5 Tips to Optimize Coach Evaluations

Shortly after the end of the recent college football season, I ran into a good friend and current head coach. During our conversation, he shared that upon his return to campus, he “had” to conduct coaching evaluations. Based on his tone, body language, and word choice, I sensed he wasn’t looking forward to it.

This coach is not alone. Yet despite the growing list of demands on a head coach’s time, developing quality assistants is arguably his most important responsibility. In order to optimize their growth, it requires your deliberate, targeted feedback. Here are 5 considerations for the next time you “get” to conduct performance evaluations.

  1. This should not be a “dreaded” experience. First, think back to all your years as an assistant coach. How many times did the head coach pull you into the office for a 1-on-1 meeting to discuss your performance? IF it did happen (because it is a rarity for most), did you view it as a negative? I would bet the farm that you craved that type of feedback as a young coach. The same is true for your assistants — even the seasoned ones with more years in the business. Second, they will sense your attitude toward the meetings. If you are genuinely excited to meet with them and help them grow, even if it involves hard discussions regarding areas of improvement, they will feed off your energy and genuine concern for them.
  2. You’re not simply doing evaluations…you’re conducting Developmental COUNSELing. Your assistants need your counsel as a head coach. You’ve done their job, and you’ve done it successfully, or you wouldn’t be sitting in the Head Coach’s chair. This isn’t arrogance. Realize you have a lot to offer them, both with regard to their goals in coaching and their growth as a leader.
  3. Remember “The Law of the Lid.” John Maxwell states that a person’s leadership ability determines his level of effectiveness. If we take this a step further, the leadership ability of each assistant coach will determine the level of effectiveness of his players. Your challenge is to “raise the lid” of each leader in your program. In doing so, you raise the level of effectiveness of your entire program. This occurs through individual development, and it requires deliberate consistent feedback. Bottom line: you don’t just want good followers — you’re developing leaders (coaches and players alike) that will multiply your efforts as the head coach.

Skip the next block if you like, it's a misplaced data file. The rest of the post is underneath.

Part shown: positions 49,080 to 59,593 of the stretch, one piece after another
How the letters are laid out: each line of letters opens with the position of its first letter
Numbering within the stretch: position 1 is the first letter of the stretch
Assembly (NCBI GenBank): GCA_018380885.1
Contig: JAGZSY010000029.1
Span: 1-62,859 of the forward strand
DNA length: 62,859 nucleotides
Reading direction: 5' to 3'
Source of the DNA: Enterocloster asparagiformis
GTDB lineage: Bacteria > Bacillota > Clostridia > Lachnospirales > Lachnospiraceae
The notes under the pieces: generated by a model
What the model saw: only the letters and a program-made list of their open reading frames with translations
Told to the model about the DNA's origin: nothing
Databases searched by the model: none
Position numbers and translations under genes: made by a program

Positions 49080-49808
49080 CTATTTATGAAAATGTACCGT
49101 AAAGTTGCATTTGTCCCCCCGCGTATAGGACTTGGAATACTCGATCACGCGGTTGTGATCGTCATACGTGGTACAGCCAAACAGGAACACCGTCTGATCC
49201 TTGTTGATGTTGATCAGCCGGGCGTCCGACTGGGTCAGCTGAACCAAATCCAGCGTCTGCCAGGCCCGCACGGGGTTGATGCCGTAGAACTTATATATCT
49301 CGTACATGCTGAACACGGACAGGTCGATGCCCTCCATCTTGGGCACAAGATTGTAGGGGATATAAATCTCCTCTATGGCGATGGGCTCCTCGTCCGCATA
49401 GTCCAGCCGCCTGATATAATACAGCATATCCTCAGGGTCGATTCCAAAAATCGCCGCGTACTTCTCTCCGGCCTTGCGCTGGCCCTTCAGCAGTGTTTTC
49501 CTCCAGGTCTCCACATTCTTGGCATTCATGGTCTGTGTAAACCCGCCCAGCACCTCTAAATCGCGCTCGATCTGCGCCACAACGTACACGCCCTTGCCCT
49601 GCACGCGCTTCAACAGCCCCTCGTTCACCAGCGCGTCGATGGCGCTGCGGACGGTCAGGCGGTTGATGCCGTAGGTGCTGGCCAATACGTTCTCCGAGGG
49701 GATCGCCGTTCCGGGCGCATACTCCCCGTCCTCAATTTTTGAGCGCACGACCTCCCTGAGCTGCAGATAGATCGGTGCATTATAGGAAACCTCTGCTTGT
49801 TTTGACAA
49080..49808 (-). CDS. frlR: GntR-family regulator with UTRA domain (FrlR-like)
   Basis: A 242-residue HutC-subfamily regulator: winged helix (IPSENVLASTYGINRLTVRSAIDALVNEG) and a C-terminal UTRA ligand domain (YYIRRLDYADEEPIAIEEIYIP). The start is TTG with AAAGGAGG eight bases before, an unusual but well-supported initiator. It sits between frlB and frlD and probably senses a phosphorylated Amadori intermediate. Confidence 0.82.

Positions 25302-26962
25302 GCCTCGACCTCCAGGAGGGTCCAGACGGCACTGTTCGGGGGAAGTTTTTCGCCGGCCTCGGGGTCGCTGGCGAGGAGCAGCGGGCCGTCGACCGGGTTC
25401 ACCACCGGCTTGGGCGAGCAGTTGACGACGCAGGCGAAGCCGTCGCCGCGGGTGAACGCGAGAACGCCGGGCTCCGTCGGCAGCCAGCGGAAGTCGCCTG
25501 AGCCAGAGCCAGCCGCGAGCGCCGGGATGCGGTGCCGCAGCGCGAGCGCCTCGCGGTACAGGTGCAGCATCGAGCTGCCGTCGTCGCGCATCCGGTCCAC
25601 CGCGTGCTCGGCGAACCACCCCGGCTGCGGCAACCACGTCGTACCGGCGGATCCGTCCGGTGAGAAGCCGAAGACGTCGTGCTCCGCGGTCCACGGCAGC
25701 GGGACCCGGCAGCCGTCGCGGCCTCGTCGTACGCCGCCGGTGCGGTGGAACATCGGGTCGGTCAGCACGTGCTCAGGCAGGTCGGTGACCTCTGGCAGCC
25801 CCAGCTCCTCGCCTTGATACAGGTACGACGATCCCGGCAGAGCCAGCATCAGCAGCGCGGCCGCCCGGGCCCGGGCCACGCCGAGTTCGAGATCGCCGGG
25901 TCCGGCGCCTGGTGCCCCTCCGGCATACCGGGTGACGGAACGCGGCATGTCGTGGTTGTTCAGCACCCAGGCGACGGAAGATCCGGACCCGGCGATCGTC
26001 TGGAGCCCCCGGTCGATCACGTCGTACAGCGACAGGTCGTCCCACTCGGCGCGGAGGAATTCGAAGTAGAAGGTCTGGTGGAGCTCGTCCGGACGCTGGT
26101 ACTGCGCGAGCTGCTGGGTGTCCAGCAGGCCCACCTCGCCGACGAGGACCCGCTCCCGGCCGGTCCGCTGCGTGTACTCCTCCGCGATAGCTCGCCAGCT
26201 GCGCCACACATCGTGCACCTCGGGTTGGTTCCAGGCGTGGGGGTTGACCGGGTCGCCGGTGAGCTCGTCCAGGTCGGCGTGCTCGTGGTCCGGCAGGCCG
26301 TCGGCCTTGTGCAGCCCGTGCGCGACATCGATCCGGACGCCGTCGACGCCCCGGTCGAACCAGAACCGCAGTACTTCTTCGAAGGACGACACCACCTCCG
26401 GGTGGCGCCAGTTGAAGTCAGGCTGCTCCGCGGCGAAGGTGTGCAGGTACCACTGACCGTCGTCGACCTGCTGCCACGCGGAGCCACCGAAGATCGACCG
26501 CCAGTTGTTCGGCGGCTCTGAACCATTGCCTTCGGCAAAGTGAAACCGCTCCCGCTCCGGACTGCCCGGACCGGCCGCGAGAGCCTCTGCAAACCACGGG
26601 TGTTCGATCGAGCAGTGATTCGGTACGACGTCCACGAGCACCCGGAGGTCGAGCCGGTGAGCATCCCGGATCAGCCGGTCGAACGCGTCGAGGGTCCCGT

4. Review performance yes…but also outline expectations. This may be for the next 6 months, but could also be the semester, quarter, or whatever best suits your annual rhythm. You will likely take the time to review coaches’ significant contributions to the staff and team, but don’t neglect to have them outline their major performance objectives moving forward. What is it they hope to accomplish — both professionally and personally? Are they focusing on the right things? Is it in line with your overall intent as the head coach? Do you need to help them reorient? You should each leave the session confident you’re “on the same page” moving forward.
  5. The entire experience is an opportunity to MODEL proper developmental counseling. This is a huge teachable moment. Show them what right looks like. Trust me…they are “learning” by your “doing.” Many of the positive techniques you use with them will then be used with their players and direct reports.

What other suggestions do you have for maximizing the growth of your assistants?

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